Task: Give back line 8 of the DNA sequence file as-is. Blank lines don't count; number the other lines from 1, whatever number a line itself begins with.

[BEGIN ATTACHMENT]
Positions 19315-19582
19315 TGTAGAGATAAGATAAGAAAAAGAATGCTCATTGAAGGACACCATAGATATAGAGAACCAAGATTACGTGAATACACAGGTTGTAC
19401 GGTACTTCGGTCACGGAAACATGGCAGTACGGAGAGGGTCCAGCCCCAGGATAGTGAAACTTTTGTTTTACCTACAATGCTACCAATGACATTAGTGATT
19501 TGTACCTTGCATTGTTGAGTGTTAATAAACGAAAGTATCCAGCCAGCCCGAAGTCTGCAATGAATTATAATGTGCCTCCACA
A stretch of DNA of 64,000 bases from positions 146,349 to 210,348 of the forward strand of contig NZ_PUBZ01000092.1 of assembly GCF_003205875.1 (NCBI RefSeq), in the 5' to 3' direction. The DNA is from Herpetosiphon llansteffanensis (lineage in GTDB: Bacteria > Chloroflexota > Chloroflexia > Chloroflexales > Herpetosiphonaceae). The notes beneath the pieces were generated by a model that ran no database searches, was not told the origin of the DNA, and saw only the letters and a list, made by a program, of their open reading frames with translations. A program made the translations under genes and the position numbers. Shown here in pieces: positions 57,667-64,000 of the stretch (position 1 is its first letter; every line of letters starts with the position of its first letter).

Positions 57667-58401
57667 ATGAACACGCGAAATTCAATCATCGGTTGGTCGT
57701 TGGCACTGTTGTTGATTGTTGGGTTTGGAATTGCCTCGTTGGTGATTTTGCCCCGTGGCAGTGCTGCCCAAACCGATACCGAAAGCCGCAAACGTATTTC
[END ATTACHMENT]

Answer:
57701 TGGCACTGTTGTTGATTGTTGGGTTTGGAATTGCCTCGTTGGTGATTTTGCCCCGTGGCAGTGCTGCCCAAACCGATACCGAAAGCCGCAAACGTATTTC